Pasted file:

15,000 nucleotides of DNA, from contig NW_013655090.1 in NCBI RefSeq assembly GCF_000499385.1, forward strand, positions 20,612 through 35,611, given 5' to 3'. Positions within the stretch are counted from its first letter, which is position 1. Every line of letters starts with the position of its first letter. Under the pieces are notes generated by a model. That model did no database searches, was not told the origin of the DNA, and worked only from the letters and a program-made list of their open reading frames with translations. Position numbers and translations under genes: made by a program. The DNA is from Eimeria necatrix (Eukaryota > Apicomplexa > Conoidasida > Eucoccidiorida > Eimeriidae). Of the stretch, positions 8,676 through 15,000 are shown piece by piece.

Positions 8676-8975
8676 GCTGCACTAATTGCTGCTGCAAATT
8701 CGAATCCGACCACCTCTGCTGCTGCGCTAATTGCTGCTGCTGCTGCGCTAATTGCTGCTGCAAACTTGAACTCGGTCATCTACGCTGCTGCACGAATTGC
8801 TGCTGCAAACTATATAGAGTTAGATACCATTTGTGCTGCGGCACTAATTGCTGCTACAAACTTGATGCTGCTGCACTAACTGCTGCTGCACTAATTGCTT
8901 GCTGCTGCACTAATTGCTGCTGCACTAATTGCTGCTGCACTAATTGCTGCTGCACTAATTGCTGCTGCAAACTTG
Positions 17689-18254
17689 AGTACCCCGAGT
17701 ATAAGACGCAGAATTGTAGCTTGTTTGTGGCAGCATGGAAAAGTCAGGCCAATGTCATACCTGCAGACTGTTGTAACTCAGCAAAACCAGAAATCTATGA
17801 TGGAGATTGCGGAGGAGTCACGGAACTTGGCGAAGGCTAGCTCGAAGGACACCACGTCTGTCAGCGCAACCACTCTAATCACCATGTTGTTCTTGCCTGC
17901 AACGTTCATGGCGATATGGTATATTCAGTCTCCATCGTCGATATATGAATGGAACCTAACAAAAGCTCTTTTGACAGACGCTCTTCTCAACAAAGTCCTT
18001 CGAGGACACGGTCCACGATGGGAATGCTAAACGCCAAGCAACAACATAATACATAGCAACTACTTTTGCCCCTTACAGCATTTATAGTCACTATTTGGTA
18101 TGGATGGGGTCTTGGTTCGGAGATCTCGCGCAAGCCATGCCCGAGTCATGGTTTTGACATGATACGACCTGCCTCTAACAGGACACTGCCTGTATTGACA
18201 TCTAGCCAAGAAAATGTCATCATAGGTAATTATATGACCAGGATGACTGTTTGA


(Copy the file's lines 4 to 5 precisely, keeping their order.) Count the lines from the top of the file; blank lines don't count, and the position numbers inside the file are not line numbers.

8701 CGAATCCGACCACCTCTGCTGCTGCGCTAATTGCTGCTGCTGCTGCGCTAATTGCTGCTGCAAACTTGAACTCGGTCATCTACGCTGCTGCACGAATTGC
8801 TGCTGCAAACTATATAGAGTTAGATACCATTTGTGCTGCGGCACTAATTGCTGCTACAAACTTGATGCTGCTGCACTAACTGCTGCTGCACTAATTGCTT